This particular Saturday evening, however, John was off somewhere with his long-term relationship girlfriend, so instead of making an effort to impress him, we picked VALLEY GIRL, a movie neither of us knew very much about. All I knew was that I had just seen CAN’T BUY ME LOVE for the first time and I was ready to watch anything in that genre.  Although VALLEY GIRL is nothing like SHIVERS or A CLOCKWORK ORANGE, it is rated R, so that meant it had to be at least a little inappropriate or us, making it all the more fun to watch.

That night, as we popped the tape into the VCR, I was almost relieved to watch a romantic comedy instead films with bizarre rape scenes set to the tune of “Singing in the Rain.” Little did I know that VALLEY GIRL (and its intelligent and honest depiction of teens in love with an ending that as I grew up I would come to see as melancholy and thought-provoking) would affect me more deeply than the films mentioned earlier, albeit for entirely different reasons and in different ways.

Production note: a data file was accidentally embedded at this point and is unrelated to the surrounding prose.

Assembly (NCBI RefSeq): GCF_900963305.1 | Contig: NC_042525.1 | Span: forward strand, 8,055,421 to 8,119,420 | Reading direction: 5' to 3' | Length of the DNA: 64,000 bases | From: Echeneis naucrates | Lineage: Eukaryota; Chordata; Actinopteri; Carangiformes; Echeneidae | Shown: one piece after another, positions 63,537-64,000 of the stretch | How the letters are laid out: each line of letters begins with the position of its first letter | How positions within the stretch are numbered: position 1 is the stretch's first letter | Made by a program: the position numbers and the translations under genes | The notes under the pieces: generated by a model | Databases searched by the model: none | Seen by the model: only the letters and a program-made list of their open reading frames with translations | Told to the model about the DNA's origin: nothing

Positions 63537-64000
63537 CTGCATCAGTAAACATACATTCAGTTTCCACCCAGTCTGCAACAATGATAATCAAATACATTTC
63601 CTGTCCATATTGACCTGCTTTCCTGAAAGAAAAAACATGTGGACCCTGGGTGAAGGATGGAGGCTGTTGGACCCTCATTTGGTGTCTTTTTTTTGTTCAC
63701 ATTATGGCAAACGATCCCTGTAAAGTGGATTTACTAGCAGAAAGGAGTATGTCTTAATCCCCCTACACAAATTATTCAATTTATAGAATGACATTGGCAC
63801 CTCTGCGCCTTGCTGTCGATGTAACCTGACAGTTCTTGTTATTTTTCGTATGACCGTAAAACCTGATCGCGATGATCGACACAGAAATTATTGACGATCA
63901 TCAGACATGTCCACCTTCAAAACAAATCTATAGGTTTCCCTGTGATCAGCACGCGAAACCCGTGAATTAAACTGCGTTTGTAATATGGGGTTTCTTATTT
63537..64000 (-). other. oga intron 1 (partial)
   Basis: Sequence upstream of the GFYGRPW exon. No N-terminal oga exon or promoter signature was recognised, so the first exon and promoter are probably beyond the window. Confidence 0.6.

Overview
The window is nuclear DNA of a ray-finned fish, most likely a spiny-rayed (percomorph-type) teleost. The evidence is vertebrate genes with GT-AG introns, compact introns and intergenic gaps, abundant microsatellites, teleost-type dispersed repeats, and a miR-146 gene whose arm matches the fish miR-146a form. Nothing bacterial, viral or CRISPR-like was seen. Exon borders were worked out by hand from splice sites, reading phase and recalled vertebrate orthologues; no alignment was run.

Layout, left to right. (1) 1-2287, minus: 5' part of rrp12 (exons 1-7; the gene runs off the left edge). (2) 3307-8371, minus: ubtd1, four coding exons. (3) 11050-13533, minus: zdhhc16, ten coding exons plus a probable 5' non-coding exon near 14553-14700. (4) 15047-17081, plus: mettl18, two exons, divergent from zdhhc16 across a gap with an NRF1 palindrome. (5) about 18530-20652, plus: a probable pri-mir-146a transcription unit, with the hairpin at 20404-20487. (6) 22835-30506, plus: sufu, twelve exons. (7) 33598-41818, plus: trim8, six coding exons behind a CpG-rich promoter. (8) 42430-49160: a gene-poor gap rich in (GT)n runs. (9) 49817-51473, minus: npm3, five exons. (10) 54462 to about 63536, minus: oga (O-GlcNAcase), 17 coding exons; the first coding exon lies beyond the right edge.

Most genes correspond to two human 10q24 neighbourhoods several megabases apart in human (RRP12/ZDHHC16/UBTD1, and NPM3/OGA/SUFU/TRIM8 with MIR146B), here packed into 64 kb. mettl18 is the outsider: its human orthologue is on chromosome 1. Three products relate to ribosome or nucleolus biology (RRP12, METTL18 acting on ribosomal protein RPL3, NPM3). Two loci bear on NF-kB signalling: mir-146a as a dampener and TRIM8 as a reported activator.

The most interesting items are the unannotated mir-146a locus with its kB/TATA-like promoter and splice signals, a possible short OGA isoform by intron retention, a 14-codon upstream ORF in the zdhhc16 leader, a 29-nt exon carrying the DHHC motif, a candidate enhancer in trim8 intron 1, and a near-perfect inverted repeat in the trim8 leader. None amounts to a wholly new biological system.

As we watched, it was obvious to us that the story of VALLEY GIRL was timeless, utilizing universal literary themes, most notably ROMEO AND JULIET, which VALLEY GIRL has been cited as being very loosely based upon. It doesn’t stop there, however; lyrics from numerous Motown girl group songs floated in and out of my head as I watched, such as “He’s a Rebel” by The Crystals and The Shangri-La’s “Leader of the Pack.” We also see these themes in a number of films that were made prior to 1983, such as GREASE, MY FAIR LADY, THE PALM BEACH STORY and, my personal favorite, IT HAPPENED ONE NIGHT.